GT News

Taxes, accounting, law and more. All the key news for your business.

Financial statements and profit and loss of a limited liability company – the most important legal aspects

Share article:

As spring is approaching, the period of meetings of the highest bodies of business corporations is approaching, which will mainly have decisions on the approval of financial statements and the handling of profit or loss on their agenda. In this article, we will use the example of a limited liability company to remind you of the procedure for fulfilling this annual obligation.

Our expert corporate team will be happy to advise you on the detailed legal aspects of holding a general meeting, paying out profit shares and fulfilling your obligations to the registry court.

Discussion of the financial statements

The General Meeting is obliged to discuss the financial statements no later than 6 months after the end of the previous accounting period. For most companies, it means the obligation to hold a general meeting by 30 June of the calendar year following the period, for which the financial statements are approved. This means that, unless the articles of association provide otherwise, invitations to the general meeting must be delivered to the shareholders no later than mid-June.

Tip: The shareholders are entitled to waive their right to a duly convened general meeting. They may do so either in a written declaration with a certified signature or by a declaration made at a general meeting. In such a case, the formalities of convening a general meeting may be waived.

The law does not provide for any procedure for the discussion of the financial statements. Factual accuracy of the financial statements and compliance with the law is ensured in practice on the one hand by the statutory body, which supplies the documents for their preparation, and on the other hand by a commissioned accounting company. The function of the General Meeting is, in this respect, a control function.

Assuming the proper functioning of the company and the proper exercise of the functions of the statutory body of the company, the discussion of the financial statements usually ends with their approval. The reason for the potential disapproval of the financial statements may be either a formal conflict with the legal regulations on accounting or a conflict with the actual state of the company as known to the General Meeting.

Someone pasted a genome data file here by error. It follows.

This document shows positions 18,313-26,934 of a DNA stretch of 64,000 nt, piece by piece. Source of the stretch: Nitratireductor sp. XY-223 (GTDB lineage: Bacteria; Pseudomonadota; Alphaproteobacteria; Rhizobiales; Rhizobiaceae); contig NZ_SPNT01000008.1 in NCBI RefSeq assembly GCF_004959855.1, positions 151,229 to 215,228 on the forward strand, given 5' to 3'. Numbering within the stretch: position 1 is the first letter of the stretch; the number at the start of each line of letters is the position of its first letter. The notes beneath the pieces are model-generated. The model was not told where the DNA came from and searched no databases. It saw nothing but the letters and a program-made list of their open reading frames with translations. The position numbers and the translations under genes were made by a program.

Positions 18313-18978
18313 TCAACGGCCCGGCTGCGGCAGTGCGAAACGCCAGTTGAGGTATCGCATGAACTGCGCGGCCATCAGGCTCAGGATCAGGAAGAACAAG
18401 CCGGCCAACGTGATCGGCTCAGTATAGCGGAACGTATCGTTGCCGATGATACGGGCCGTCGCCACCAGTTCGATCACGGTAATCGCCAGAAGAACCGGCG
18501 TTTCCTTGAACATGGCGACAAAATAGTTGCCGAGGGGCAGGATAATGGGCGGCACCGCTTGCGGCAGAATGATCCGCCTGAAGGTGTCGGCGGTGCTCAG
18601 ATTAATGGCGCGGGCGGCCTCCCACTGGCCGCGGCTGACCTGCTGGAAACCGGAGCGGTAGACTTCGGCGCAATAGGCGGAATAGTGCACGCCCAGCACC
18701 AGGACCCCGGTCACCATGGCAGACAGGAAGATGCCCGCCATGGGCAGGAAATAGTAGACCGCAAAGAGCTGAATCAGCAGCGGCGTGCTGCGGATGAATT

Treatment of profit or loss

The result for the last accounting period can be treated in four ways:

i. retained in the accounting entity, i.e. transferred to retained earnings or unrelieved losses from previous years;

ii. profit can be used to offset losses from previous years;

iii. profit can be used to create funds;

iv. profit can be distributed among the shareholders in the form of a profit share.

Profit distribution

The most common form of profit distribution is a cash distribution. However, if the company’s articles of association allow it, the general meeting may also decide to distribute the profit in a non-cash form.

The General Meeting is required to carry out (i) a balance sheet test and (ii) an equity capital test before distributing profits. These tests aim in particular to ensure the financial stability of the company after the distribution of profits, including the protection of creditors. We have discussed their specific form in more detail in an article.

In practice, it is unthinkable to conduct the tests during a general meeting. The best practice is to instruct an accounting firm to perform the relevant tests well in advance of the general meeting. This task should in principle be performed by the statutory body or another convener of the general meeting. The aim is that the relevant draft resolution on the distribution of profits, which the convenor sends to the shareholders together with the invitation, properly reflects the financial situation of the company.

If the conditions of any of the tests are not met, the profit may not be distributed. A resolution of the general meeting on the distribution of profits made in conflict with any of the tests has no legal effect.

Attention! Even in the case of a company with a sole shareholder, the payment of a profit share is subject to the relevant decision of the sole shareholder – although there is no “distribution” of profits among the shareholders in the layman’s sense.

Payment of profit share

It is the duty of the managing director to make sure that all legal conditions for payment are met before paying out the profit share:

i. ordinary resolution of the General Meeting; ii. meeting the insolvency test (see more in article);

iii. proper registration of the company and all its shareholders, who are legal entities, in the register of beneficial owners;

iv. the fulfilment of any other conditions laid down by specific legislation.

By paying a profit share in conflict with the relevant applicable regulations, the managing director commits a breach of the duty to act with due care, which entails liability for damage.

Filing documents into the collection of documents

The company’s collection of documents must include both the financial statements and the relevant resolution of the general meeting on their approval and on the treatment of the economic result. The obligation to file in the collection of documents is not limited in time. Therefore, the registry court can also request the filing of historical deeds.

The consequence of a long-term and repeated violation of the obligation to file documents in the collection of documents may be, in particular, the imposition of a fine, or in extreme cases of non-cooperation, a decision of the registry court to dissolve the company.